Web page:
Annihilation (2018) by Alex Garland. Stars Natalie Portman, Oscar Isaac, Jennifer Jason Leigh, Gina Rodriguez, Tessa Thompson, Tuva Novotny. Lena (Portman), a biologist and former soldier, joins a mission to uncover what happened to her husband inside Area X — a sinister and mysterious phenomenon that is expanding across the American coastline. Once inside, the expedition discovers a world of mutated landscapes and creatures, as dangerous as it is beautiful, that threatens both their lives and their sanity. The expedition team is made up of the biologist, an anthropologist, a psychologist, a surveyor, and a linguist.
The Disaster Artist (2017) Directed by and starring James Franco; with Zac Efron, Zoey Deutch, Dylan Minnette, Alison Brie, Lizzy Caplan, Bryan Cranston, Kristen Bell, Sharon Stone, Dave Franco, Sugar Lyn Beard, Josh Hutcherson, Seth Rogen, Megan Mullally, Adam Scott. When Greg Sestero, an aspiring film actor, meets the weird and mysterious Tommy Wiseau in an acting class, they form a unique friendship and travel to Hollywood to make their dreams come true: Tommy’s cult-classic disaster piece “The Room” (“The Greatest Bad Movie Ever Made”).
First Reformed (2018) by Paul Schrader; starring Ethan Hawke, Amanda Seyfried, Michael Gaston, Cedric the Entertainer. A priest of a small congregation in upstate New York grapples with mounting despair brought on by tragedy, worldly concerns and a tormented past.
The Horror of Party Beach (1964) In 1964, 20th Century Fox released an independent shocker — shot in two weeks for $50,000 outside Stamford, Connecticut by local producer-director Del Tenney — advertised as “The First Horror-Monster Musical.” When nuclear waste dumped into the ocean mutates a shipwreck full of corpses, it unleashes an onslaught of bikini teens, surprising gore, dubious science, an intrepid maid, The Del-Aires, and arguably the greatest, worst monsters in horror movie history. Features a new 2K scan from the original negative.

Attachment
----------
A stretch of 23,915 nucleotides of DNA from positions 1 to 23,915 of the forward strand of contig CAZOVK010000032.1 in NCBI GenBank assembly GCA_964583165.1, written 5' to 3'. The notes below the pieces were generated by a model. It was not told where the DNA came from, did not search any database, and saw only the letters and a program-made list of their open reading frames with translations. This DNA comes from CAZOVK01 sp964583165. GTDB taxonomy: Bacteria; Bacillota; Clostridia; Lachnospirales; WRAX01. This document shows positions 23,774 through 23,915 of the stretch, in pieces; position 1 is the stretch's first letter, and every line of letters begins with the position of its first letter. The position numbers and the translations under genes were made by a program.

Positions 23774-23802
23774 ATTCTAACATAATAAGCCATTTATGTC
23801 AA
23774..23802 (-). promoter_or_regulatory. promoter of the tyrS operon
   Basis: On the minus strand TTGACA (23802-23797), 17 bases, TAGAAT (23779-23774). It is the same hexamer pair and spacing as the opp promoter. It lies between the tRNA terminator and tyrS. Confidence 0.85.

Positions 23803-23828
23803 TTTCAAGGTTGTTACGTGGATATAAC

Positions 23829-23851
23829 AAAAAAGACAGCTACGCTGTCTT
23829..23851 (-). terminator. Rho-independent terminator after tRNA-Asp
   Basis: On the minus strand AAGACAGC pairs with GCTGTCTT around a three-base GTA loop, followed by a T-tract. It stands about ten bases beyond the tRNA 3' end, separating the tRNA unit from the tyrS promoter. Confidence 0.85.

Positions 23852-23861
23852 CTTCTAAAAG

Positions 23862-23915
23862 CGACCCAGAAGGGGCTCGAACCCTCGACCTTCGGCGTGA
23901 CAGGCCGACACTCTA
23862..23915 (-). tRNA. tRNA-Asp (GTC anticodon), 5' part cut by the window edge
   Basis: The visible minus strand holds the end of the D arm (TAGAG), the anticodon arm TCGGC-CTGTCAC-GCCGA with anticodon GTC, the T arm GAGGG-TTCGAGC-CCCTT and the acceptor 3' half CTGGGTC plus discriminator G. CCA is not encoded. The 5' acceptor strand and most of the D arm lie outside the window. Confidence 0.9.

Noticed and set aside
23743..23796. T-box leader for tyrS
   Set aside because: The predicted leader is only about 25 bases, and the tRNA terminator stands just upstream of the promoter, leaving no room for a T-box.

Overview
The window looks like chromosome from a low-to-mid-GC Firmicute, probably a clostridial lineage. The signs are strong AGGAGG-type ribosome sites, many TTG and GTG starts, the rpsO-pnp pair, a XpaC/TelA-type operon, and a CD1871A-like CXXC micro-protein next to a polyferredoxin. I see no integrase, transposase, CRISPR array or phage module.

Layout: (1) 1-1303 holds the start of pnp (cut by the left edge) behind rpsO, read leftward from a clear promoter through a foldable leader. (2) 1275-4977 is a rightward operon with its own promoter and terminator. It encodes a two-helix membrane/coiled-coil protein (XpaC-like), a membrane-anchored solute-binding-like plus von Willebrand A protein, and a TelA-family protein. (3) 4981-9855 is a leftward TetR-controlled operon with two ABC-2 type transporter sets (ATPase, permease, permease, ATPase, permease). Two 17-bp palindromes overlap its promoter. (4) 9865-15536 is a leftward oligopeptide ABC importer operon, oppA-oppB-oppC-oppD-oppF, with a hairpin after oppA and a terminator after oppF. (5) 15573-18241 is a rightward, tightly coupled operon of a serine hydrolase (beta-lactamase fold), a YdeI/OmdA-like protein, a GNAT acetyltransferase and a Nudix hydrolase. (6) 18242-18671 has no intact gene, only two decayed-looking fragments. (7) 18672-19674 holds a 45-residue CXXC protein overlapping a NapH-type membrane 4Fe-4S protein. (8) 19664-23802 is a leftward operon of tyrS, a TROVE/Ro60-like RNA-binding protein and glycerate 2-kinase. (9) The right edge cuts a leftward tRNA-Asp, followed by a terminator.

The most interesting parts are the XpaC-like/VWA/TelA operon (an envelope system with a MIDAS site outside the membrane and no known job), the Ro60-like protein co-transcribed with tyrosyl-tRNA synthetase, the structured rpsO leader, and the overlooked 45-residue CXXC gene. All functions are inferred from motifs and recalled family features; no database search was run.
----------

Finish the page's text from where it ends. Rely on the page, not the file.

Ichi the Killer (2001 — Japan) Takashi Miike’s film has endured as one of the most influential pieces of genre filmmaking of the last two decades. Based on Hideo Yamamoto’s manga series of the same name, the controversial and graphic tale of feuding yakuza gangs is seen primarily through the actions of a scarred and psychologically damaged man, who is manipulated into killing rival faction members. This visceral, bloody, and often hilarious film follows Kakihara, a notoriously sadistic yakuza enforcer whose search for his boss’ killer brings him into the orbit of a demented costumed assassin known as Ichi.
I, Tonya (2017) by Craig Gillespie; stars Margot Robbie, Sebastian Stan, Julianne Nicholson, Bobby Cannavale, Allison Janney. In 1991, talented figure skater Tonya Harding (Robbie) becomes the first American woman to complete a triple axel during a competition. In 1994, her world comes crashing down when her ex-husband conspires to injure Nancy Kerrigan, a fellow Olympic hopeful, in a poorly conceived attack that forces the young woman to withdraw from the national championship. Janney won this year’s Oscar for Best Supporting Actress.